Having established the metrics for our analysis, let's proceed with the graphs. Here are simulation results where a classical computer emulates a quantum computer. The puzzles originate from a 5-qubit device, facilitating easier simulation. I also introduced imperfections, assigning each process element a probability *q* of error. By conducting simulations with varying *q* values, we can observe the impact of errors on results. The x-axis of the plots indicates the number of rounds.

The most striking observation is in the fuzziness plot. Initially low in Round 1 due to minimal errors, fuzziness begins to rise in the following rounds as errors accumulate. However, as noise increases in later rounds, each qubit's output approaches a random 50% probability, resulting in a decrease in fuzziness for unfortunate reasons.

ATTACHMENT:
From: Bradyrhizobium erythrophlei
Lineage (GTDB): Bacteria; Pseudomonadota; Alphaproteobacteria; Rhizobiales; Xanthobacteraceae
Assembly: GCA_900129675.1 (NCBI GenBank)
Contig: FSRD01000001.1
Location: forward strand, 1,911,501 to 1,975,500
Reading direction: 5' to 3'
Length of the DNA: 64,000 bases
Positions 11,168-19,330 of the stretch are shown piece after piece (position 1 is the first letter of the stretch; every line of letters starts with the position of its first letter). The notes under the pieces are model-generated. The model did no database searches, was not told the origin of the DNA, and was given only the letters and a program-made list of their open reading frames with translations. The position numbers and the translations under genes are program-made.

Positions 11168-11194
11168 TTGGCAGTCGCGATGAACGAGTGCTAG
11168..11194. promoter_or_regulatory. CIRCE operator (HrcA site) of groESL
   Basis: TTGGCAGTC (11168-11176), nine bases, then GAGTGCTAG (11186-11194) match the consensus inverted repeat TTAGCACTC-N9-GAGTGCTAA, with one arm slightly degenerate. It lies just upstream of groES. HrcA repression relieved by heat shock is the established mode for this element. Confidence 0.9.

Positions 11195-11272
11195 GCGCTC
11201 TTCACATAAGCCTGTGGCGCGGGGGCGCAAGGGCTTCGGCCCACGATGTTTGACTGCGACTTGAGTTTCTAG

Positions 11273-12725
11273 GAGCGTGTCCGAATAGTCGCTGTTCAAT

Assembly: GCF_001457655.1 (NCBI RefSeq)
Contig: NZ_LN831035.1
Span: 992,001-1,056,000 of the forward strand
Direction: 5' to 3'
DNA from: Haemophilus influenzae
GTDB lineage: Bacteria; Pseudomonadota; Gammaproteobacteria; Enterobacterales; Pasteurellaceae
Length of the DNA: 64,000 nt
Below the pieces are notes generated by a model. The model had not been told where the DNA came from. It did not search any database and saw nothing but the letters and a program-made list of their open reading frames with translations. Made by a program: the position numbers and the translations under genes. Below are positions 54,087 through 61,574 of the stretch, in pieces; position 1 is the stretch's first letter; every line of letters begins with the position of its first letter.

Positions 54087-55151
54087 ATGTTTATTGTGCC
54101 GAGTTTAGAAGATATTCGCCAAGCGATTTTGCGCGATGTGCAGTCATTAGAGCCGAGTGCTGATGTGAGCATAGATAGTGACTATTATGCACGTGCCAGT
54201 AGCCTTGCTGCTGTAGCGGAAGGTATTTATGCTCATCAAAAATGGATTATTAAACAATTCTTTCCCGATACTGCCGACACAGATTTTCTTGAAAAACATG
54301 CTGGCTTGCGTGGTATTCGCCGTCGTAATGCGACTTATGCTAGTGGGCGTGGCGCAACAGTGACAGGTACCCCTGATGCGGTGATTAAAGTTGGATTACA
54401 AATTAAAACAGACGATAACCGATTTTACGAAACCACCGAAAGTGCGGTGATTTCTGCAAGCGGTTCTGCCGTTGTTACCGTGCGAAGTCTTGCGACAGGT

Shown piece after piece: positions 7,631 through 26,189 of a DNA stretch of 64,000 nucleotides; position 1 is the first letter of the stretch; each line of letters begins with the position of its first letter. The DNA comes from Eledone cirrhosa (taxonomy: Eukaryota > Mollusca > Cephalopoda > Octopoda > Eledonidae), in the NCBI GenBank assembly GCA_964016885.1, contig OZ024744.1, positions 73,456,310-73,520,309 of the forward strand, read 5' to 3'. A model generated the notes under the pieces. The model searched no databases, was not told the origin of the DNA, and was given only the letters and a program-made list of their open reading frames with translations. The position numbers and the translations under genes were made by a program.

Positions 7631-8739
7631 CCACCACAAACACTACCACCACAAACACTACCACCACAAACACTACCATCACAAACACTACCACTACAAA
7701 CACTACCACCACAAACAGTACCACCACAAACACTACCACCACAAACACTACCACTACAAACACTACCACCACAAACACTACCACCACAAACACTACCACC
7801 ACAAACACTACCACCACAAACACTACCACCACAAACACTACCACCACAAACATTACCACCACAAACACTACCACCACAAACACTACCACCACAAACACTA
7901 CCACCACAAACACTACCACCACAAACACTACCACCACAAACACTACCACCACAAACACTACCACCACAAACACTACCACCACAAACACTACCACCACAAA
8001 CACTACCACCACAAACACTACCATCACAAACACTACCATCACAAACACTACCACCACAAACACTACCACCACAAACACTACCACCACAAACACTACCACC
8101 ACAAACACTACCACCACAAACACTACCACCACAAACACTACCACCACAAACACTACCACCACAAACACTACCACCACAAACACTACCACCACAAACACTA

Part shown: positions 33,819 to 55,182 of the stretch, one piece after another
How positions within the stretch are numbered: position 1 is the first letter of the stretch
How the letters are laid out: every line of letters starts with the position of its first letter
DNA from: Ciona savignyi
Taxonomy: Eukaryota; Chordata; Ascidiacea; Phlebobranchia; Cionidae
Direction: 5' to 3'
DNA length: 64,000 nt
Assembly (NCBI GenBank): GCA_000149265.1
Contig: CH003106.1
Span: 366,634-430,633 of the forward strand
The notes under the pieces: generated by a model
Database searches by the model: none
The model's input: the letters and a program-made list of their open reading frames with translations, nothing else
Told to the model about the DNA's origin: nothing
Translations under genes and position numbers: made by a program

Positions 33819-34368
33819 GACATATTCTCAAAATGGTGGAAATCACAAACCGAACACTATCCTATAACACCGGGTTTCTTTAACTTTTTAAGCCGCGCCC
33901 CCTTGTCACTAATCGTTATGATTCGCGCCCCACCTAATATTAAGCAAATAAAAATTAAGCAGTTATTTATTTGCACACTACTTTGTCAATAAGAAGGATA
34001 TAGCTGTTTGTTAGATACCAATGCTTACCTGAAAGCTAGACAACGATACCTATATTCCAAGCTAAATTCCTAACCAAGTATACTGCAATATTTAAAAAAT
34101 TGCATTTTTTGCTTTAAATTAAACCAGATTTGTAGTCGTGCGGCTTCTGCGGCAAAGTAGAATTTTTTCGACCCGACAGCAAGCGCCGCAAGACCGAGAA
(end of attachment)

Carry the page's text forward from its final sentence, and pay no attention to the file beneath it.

Between the low fuzziness of Round 1 and the peak, I identify what I call the *Peak of Doom*, which marks a critical point where performance declines significantly.

The location of this peak varies depending on the error strength. For *q < 5%*, the peak is unobservable. At *q = 10%*, it appears at Round 4, while at *q = 20%*, it surfaces as early as Round 2.

Now, let's examine real device results. This data comes from a device originally named ibm_qx5, a 16-qubit machine from 2017, accessible via the cloud. This was among the first devices named after a location, a tradition now followed by IBM Quantum devices. Although these 16 qubits were situated in upstate New York, it was renamed ibm_rueschlikon after the research facility in Switzerland where I began working shortly thereafter.

Two result sets are presented, in blue and orange. The blue results reflect raw values, directly utilizing the percentages for achieving an output of 1 for each qubit. The orange results indicate an attempt to refine these values based on the expected correlations between qubit pairs, detailed in the original paper.

Both data sets convey a similar narrative. The device performs admirably but struggles beyond Round 2, as the puzzles become increasingly challenging to solve. Random guesses yield correct pairings approximately 40% of the time, mirroring our algorithm's performance from Round 3 onward, indicating that the numbers offer limited guidance regarding qubit behavior.